One of the lay ministers who is also a fisherman gives an analogy about sin. He describes how he used to go out on the sea for several days in a row and as the fish were caught, they’d pile them up on the boat. Now, at first the stench of the fish was overwhelming and no one wants to go near it. However, as time passes you get used to it and as the boat fills up more and more you don’t notice the smell at all. It isn’t until you get back on land that you realize that the whole world doesn’t smell like fish! San Pedro is a lot like that boat full of fish… many people here have just never heard of any other way to live. I was reading a meditation on evangelization a couple weeks ago which said that we can be absolutely certain that all those we meet are in need of hearing the good news of the Gospel. It’s true, really. We think, “oh, this person’s too far gone, Christ is irrelevant to them”. Or, on San Pedro, it’s easy to think that the whole island is a lost cause. What I have been reminded of in the past couple weeks is that there is no lost cause. Christ is thirsting for the souls of the San Pedranos who are totally entrenched in sin just as much as he thirsts for the souls of the holiest Church ladies who pray the rosary after 8:00 mass every morning. And although sometimes I wonder why in the world he picked us to do it, we can be confident that when we share the message of Christ, those whom we share it with are in need of hearing it. Really, this is good news! While I was in Benque a couple weeks ago I dropped in on one of the book discussions that Fr. Mark’s been leading every week on G.K. Chesterton’s Everlasting Man. We were discussing the mystery of salvation and how the fact that someone actually loved us enough to die for us is really a dream come true (I forget if those are Fr. Mark’s words or G.K.’s… brilliant either way, really.) I mean, the notion that Jesus loves us gets really cliché really fast in this world and it’s easy to just get used to the idea that yeah, JesuslovesmethisIknow… sigh… But really, at the heart of our Faith is this incredible truth and to see people come to understand this and really be transformed by it… Well, it makes my job the best in the world!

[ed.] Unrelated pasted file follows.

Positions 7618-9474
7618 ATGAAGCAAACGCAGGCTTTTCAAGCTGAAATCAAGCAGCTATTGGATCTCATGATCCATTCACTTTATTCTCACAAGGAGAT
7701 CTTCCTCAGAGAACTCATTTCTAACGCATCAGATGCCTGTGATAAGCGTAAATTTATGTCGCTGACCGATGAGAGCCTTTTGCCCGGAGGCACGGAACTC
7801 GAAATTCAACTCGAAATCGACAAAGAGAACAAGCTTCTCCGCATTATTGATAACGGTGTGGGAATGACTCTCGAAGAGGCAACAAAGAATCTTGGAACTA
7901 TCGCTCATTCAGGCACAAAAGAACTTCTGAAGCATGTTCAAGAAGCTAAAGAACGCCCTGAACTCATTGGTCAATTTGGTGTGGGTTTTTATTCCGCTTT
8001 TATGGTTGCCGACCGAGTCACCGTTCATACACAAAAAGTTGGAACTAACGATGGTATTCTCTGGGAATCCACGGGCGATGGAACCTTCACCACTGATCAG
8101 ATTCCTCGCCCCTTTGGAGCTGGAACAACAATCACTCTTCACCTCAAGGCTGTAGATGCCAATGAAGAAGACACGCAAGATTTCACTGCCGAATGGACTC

Wednesday, March 22, 2006

american culture

First of all, thank you for all the prayers that were sent up for Bernard. He appears to be having a miraculous recovery, so much so that the doctors actually tested the poison he took to make sure it wasn't just a dud batch. He seems to be recovering both physically and spiritually. Continue to pray for him and his family!

We just had a fabulous week with a group of missionaries from Franciscan University of Steubenville (hail, steubenville, alma mater...) and I will be posting an update about both that an La Ruta Maya soon (although I'm hesitant to write about that simply because last years post was so darn good, this year will not be nearly as interesting). However, once more I have a cultural anecdote to share which will probably brighten any American's day. This also demonstrates just how most San Pedranos see Americans.

I was talking to my Standard Two (second grade) First communion class about their upcomming culture day at the Primary School.
"What culture are you doing?" I asked them.
"American, miss". They replied.
"Oh, American? What will you do for that?" I said.
In all seriousness, they answered, "swing your partner, d0si-do to dance, miss".
"Oh," I replied. "and how will you dress like americans?" I inquired.
"In two piece bathing suits and sunglasses, miss".

Yes folks, this is how a second grader on San Pedro sees American life. Interesting.

Thursday, March 09, 2006

please pray!

Sorry to overshadow the light-hearted anecdote listed below, but I have an urgent appeal for prayers. A student that my friend Ali taught last year at Mt. Carmel High School attempted suicide this morning and is now in very serious condition. He’s being taken to Belize City right now, hopefully the hospital there is more advanced and will be able to help him. His name is Bernard, he’s in second form (a sophomore) right now and is just an awesome kid—it’s a joy to be in his presence. He was able to receive his first communion and make his first confession this afternoon. Please pray for him!